Finally we thought about building our own station-in-a-rack based on Grass Valley’s ITX platform, but this too proved too expensive an option.

 

ToolsOnAir: As you were making your considerations an act of nature accelerated your decision process. Tell us a little about what happened. 

 

Grant: On January 21st 2015 the water main in the campus building housing the station burst and a subsequent sudden power outage severely damaged the already deprecated setup. Fortunately, I was able to repair much of our system, but we were seriously hamstrung. The situation was now acute. Most critically, we needed a new automation solution as well as shared storage.

 

Our biggest problem was, of course budget, or lack thereof. Insurance reparations and other funding we could scrape together amounted to less than $ 425,000. Most broadcasters and vendors I spoke with didn’t believe we could do anything for less than $ 1,000,000 without significantly compromising our station; for example offering one channel as opposed to three, or sacrificing redundancy. I was confident, however, that we could find a state-of-the-art solution that would fit our budgetary limitations without sacrificing our existing capabilities.

 

ToolsOnAir: You had a pretty clear idea of what your ideal solution would be capable of. What did you envision?

 

Grant: I envisioned a solution utilizing off-the-shelf components, where each component would be solid-state, be proven in a 24/7 broadcast application, and cost less than $5K to replace. Each component would also ensure parity throughout the system, be easy to re-purpose, and/or provide further redundancy.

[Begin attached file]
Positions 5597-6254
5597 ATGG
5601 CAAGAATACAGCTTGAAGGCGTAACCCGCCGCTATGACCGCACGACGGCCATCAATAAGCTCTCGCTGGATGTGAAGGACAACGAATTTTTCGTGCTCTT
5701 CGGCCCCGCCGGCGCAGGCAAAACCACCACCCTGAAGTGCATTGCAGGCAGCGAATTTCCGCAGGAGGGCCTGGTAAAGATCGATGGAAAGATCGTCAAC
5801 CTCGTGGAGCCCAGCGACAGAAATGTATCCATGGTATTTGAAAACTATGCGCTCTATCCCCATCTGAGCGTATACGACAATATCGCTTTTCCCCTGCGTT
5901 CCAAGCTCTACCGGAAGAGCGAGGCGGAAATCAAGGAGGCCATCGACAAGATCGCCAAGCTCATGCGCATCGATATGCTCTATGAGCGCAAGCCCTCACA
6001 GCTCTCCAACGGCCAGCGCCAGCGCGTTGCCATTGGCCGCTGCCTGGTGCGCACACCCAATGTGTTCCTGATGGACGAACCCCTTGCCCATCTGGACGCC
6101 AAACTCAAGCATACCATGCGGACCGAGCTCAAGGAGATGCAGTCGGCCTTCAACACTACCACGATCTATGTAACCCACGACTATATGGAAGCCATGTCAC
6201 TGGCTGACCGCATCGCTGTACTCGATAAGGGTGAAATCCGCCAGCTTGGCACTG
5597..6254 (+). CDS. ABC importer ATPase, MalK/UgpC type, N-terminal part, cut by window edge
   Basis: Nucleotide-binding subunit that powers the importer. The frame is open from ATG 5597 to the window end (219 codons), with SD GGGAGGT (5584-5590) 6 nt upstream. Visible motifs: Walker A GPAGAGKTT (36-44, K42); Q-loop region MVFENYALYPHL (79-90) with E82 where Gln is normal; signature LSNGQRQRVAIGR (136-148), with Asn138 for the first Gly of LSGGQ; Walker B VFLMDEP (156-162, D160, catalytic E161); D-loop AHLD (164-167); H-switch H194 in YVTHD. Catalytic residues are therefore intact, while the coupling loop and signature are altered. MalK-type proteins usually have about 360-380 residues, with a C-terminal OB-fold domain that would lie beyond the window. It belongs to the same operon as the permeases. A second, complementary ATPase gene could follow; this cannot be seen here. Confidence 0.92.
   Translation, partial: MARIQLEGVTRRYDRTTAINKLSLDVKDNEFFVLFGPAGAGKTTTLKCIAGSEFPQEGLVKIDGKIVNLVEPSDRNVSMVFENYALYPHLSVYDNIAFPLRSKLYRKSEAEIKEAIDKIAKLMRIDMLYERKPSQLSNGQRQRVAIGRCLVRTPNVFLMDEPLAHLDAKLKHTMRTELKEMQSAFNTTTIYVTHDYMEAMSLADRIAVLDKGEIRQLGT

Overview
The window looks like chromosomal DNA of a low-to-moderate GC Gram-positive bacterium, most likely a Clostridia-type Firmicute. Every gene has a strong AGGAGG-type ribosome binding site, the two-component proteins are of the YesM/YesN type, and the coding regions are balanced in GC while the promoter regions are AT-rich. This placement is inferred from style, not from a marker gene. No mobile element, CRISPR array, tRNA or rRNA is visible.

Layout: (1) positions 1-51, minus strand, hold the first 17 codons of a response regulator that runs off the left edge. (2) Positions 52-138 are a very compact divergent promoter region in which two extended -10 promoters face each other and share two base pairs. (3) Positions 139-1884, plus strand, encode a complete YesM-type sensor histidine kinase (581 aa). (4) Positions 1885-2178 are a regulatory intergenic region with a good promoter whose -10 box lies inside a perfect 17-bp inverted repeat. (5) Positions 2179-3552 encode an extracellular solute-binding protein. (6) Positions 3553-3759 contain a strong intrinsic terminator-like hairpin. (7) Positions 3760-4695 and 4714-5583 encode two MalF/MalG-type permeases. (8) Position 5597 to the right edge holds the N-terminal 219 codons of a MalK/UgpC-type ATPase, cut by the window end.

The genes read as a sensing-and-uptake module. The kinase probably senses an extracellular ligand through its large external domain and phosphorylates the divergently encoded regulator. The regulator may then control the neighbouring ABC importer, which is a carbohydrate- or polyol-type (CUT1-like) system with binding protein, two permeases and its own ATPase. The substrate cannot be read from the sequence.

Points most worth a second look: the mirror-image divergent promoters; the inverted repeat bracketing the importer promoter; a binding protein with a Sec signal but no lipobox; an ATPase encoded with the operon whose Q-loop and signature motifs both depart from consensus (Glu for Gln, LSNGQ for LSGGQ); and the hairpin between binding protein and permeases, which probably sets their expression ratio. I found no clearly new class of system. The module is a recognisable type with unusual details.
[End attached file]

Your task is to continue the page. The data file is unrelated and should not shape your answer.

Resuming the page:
Most importantly we would be able to construct and maintain the complete system ourselves, allowing us to be as self-reliant as possible, and take full ownership of the solution. If that wasn’t already enough, I also wanted multi-format video support with tight BXF/metadata standards adherence as well as closed captioning support on both ingest and playout.

 

ToolsOnAir: Who did you finally turn to fulfill your requirements?

 

Grant: I placed a call to Craig Frankenstein, Director of New Media at AVI Systems. AVI places high value on open solutions utilizing off-the-shelf hardware so they understood where I was coming from. Craig introduced me to ToolsOnAir and vouched for their solution, their development team, and their industry partnerships. He also showed me how the solution fit with my philosophy.

 

All playout hardware consists of Apple Mac minis, coupled with AJA Kona 4 video cards. Six of these provide three primary and three redundant channels. The ToolsOnAir playout software just:play is tied to a BXF schedule importer, provided by kinetic:bridge which processes ProTrack traffic logs.